After reading the first Al book, I was not prepared for how puberty-centric this story would be. But right in the first chapter there is talk not just of periods, but also of artificial insemination! I'm sure had I read this book as a kid, that would have gone right over my head, but as an adult it took me by surprise and made me see this series as possibly more mature than the first book suggests.

Surprising content aside, this book has many of the same charms as a A Girl Called Al. I really like that the title character is seen only through the eyes of a friend. This approach works as well here as it does in the Horrible Harry series and in books like The Toothpaste Millionaire. Al's eccentricities would not come across half as well if the reader was inside her mind all the time. To appreciate Al, the reader needs to see her strangeness filtered through the viewpoint of an affectionate and sympathetic friend, and the narrator is both.

I also love the little details of the girls' interactions, such as the way they tell each other to "have a weird day" each time they part company and their realistic behavior whenever they have disagreements. I also appreciate that this book shows Al's best friend interacting with another friend (Polly), as it adds layers to her character and shows how she acts when she isn't with Al, and also how her growing friendship with Al informs her behavior with others.

Byron Barton's illustrations are also once again the perfect complement to the offbeat vibe of the story. They have a sloppiness and quirkiness to them that I just find so endearing. Though his pictures are decidedly not realistic, they do bring Al's personality to life quite well.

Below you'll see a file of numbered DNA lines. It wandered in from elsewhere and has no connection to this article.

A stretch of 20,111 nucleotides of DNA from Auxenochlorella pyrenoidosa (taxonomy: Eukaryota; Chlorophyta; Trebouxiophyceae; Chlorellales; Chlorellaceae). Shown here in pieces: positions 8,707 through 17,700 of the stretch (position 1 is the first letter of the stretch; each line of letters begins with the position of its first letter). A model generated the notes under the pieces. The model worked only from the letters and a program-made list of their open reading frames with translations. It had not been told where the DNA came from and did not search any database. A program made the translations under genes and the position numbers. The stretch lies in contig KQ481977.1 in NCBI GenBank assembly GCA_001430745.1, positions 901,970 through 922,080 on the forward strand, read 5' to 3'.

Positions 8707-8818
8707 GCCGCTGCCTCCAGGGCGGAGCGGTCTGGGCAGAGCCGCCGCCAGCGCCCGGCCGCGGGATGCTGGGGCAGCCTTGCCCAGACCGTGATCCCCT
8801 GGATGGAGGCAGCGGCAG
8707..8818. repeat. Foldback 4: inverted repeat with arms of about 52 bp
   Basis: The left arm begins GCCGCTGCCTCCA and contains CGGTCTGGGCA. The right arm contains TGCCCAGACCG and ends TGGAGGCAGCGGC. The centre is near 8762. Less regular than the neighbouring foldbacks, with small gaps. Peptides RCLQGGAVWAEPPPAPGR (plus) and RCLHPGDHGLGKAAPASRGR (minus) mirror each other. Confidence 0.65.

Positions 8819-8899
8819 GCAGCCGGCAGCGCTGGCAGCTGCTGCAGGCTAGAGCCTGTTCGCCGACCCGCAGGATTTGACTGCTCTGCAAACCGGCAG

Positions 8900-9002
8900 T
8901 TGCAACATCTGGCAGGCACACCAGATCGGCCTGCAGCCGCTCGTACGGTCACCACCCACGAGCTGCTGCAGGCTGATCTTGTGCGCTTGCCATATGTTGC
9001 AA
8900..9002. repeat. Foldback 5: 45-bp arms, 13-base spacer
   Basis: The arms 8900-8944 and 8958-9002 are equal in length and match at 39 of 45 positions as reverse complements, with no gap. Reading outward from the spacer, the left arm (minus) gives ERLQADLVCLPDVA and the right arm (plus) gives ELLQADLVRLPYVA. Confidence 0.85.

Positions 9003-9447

At this point, I'm hooked on this series, for better or for worse. I plan to read and review the remaining four books, all of which are available on Open Library.

Wednesday, April 4, 2018

Book Review: Sunny by Jason Reynolds (2018)

In his diary, Sunny, a member of the Defenders track team, writes down everything he feels. He writes about his tutor, Aurelia, who homeschools him. He writes about his mother who died giving birth to him and the pressure his father puts on him to be a runner like she was. And he writes about his love for hip-hop dancing, the way every movement of his body makes a particular sound in his mind, and the connection between his love for dance and his newfound role as the track team's discus thrower.

Sunny is quite different from the two books (Ghost and Patina) that came before it. Not only is the diary format new, but this is the first book where the main character has very little interaction with other team members. Though the story is about his role on the track team, and there are plenty of mentions of the other members, the main focus is on Sunny's family situation and how that informs his performance on the team.